When working in Luxembourg as a freelancer or self-employed person you are required to pay taxes. Fear not, there are some perks however.
Freelancers and self-employed working in Luxembourg have to pay income tax and VAT on profits, as well as make social security contributions. If you register as a freelancer or self-employed person living in Luxembourg, you will pay taxes at the same rates as everyone else. “Entrepreneurial income” includes any income from freelancing or self-employment, and taxable income is computed according to rules like companies. Profits and charges are accounted for on an accrual basis. In some cases a basic formula of income and expenses will do.
This guide to taxes for self-employed and freelancers in Luxembourg includes:
When you register with the Luxembourg tax office and social security, they will ask you to categorise your business. The first step when self-starting a business is to find your fit among the three business categories: commercial activities, skilled craft trades and specific professions. Your business or self (if the business is your name) must register under the Luxembourg Chamber of Commerce, although this is done automatically by tax authorities.
Filing US taxes from Luxembourg
Despite the fact that every US citizen and green card holder is required to file a tax return with the IRS even when living abroad, many expatriates still fail to do so. Many are are unaware of these obligations, thinking that as an expat they do not need to pay or file tax returns in the US. You do! For more information and help filing your US tax returns from Luxembourg, contact Taxes for Expats and see our Guide to taxes for American expats.
No matter what your business, you will need to register for income tax and value added tax (VAT). VAT is the tax added to purchases you make for your business that can possibly be claimed back depending on your industry type. VAT rates are as follows:
- Super-reduced rate: 3% (e.g. foodstuffs, pharmaceuticals, restaurants);
- Reduced rate: 6%;
- Intermediate rate: 12% (e.g. adult clothing, wine);
- Standard rate: 15% (e.g. alcohol, beer, adult shoes).
(The maximum VAT rate is 15%, the lowest in the EU.)
Keep your receipts for purchases that might fall under one of these rates, and at the end of each quarter organize them down in an excel sheet. Make sure the date, business of purchase, amount, VAT percentage, and total are marked from each receipt. When your taxes are filed, your accountant will look at the VAT your business is eligible to claim back, and compare that to your net income. Any excess VAT spending will come back to your business from the government.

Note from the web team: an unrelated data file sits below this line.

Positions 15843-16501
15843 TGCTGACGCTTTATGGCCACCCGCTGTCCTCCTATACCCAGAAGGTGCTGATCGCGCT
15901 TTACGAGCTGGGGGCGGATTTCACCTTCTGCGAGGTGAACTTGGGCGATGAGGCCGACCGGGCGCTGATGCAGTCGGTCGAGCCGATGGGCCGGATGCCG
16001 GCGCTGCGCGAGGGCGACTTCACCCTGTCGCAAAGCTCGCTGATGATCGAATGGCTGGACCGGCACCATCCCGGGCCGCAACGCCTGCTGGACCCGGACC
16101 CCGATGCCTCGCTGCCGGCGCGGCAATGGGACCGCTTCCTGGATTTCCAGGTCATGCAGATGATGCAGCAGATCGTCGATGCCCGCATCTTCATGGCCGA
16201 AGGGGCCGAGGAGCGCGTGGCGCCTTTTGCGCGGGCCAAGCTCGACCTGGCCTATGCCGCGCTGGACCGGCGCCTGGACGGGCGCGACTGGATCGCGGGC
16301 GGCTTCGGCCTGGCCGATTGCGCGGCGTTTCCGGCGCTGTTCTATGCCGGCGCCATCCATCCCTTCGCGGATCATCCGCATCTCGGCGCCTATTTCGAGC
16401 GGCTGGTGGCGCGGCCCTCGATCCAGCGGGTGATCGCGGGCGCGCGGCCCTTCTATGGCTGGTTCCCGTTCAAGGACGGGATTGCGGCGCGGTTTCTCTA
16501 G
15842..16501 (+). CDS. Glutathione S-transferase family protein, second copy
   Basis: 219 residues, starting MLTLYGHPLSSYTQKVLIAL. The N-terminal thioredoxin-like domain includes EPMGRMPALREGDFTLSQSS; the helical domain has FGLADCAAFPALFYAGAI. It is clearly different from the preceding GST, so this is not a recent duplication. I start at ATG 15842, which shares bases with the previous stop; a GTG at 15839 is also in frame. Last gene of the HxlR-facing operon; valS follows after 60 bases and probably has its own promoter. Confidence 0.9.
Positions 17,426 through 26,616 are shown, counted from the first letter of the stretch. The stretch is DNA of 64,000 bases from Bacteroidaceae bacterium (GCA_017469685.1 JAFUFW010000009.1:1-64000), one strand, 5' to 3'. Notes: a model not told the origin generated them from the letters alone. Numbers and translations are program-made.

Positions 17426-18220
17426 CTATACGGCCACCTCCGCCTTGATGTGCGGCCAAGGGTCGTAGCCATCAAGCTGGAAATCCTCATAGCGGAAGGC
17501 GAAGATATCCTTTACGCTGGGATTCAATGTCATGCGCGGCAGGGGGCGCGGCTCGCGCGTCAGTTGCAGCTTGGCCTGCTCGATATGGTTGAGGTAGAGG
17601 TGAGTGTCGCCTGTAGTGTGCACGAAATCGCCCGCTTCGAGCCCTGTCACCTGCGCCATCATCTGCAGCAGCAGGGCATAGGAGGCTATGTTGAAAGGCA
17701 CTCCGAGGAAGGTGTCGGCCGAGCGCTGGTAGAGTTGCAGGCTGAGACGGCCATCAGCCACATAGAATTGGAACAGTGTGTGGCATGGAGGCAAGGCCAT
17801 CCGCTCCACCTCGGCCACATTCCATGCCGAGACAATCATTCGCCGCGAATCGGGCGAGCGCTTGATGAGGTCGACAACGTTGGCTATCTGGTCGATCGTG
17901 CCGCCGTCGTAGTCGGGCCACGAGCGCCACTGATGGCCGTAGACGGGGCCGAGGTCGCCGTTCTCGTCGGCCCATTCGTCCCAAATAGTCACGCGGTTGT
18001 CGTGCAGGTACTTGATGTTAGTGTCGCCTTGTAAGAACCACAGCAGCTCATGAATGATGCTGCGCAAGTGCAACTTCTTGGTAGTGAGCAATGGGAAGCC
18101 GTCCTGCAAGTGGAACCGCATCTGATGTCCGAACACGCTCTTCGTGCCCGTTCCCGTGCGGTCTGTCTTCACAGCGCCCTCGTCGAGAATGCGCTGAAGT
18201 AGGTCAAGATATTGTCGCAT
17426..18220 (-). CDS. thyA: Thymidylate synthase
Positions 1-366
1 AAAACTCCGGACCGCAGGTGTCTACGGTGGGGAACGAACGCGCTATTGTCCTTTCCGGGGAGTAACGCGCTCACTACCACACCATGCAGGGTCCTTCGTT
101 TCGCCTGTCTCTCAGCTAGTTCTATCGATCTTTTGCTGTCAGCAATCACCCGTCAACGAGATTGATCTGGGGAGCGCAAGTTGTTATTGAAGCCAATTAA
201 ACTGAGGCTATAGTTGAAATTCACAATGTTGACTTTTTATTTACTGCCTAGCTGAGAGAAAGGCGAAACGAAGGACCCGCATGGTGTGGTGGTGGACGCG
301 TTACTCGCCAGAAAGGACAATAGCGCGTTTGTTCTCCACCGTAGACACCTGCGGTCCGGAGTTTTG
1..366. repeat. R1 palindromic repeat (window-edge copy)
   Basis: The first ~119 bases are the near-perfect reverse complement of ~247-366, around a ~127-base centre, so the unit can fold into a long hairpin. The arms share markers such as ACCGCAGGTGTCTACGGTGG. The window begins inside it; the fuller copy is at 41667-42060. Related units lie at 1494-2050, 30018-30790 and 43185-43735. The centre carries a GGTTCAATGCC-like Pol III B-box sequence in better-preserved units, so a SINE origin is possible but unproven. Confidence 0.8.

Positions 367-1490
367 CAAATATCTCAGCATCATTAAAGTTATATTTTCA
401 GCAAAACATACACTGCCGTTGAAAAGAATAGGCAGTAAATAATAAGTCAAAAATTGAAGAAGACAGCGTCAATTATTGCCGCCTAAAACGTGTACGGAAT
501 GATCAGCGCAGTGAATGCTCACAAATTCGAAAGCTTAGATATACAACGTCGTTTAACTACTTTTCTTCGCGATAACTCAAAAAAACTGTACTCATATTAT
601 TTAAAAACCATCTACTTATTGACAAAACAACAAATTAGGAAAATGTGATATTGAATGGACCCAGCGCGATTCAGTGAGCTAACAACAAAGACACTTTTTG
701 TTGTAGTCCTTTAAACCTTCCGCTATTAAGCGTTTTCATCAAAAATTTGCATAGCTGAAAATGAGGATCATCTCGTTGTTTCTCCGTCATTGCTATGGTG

Keep in mind that VAT quarterly tax filing is separate from yearly income tax filing, and both must be made when running a business. In a sense, that’s filing some type of tax about five times a year. The very lucky few who are tax savvy can maybe get away with filing on their own, but most freelancers, self-employed workers and small business owners have an accountant to keep their numbers and filing in check.
If your business expands to include employees, know that as an employer you will be responsible for a certain percentage of social security: 3.05% for sickness and 8% for pension for example (the monthly minimum social salary is about €1800 gross).
Where Luxembourg shines with low tax rates is within its intellectual property (IP) rights label that covers everything from usual patents to domain names, trademarks, knowledge skills, designs, copyrights, models, trade secrets, and more. Businesses like Amazon, Skype, iTunes, PayPal and more have European headquarters here because of this widely-accepted IP umbrella.
The catch lies within corporation tax. The usual percentage for a company to pay corporation tax is almost 30% (29.22% to be exact).
However, net income connected to intellectual property received an 80% exemption from the near 30% – which is exactly 5.8% corporation tax now owed. Net income in the eyes of Luxembourg intellectual property regime also include selling something with a profit, as a capital gain, so the 80% exemption is still applied to sales.
This also means that is a company with a registered name or patent is used in connection with selling goods or selling services is entitled to the 80% tax exemption. (This exemption does not apply to parent companies who acquire the business currently using this exemption for their own IP rights.)
So if you are a freelancer or a small business, or searching for work, look into corporation tax benefits and see what advantages it can offer you as a entrepreneur living in Luxembourg on the long term.
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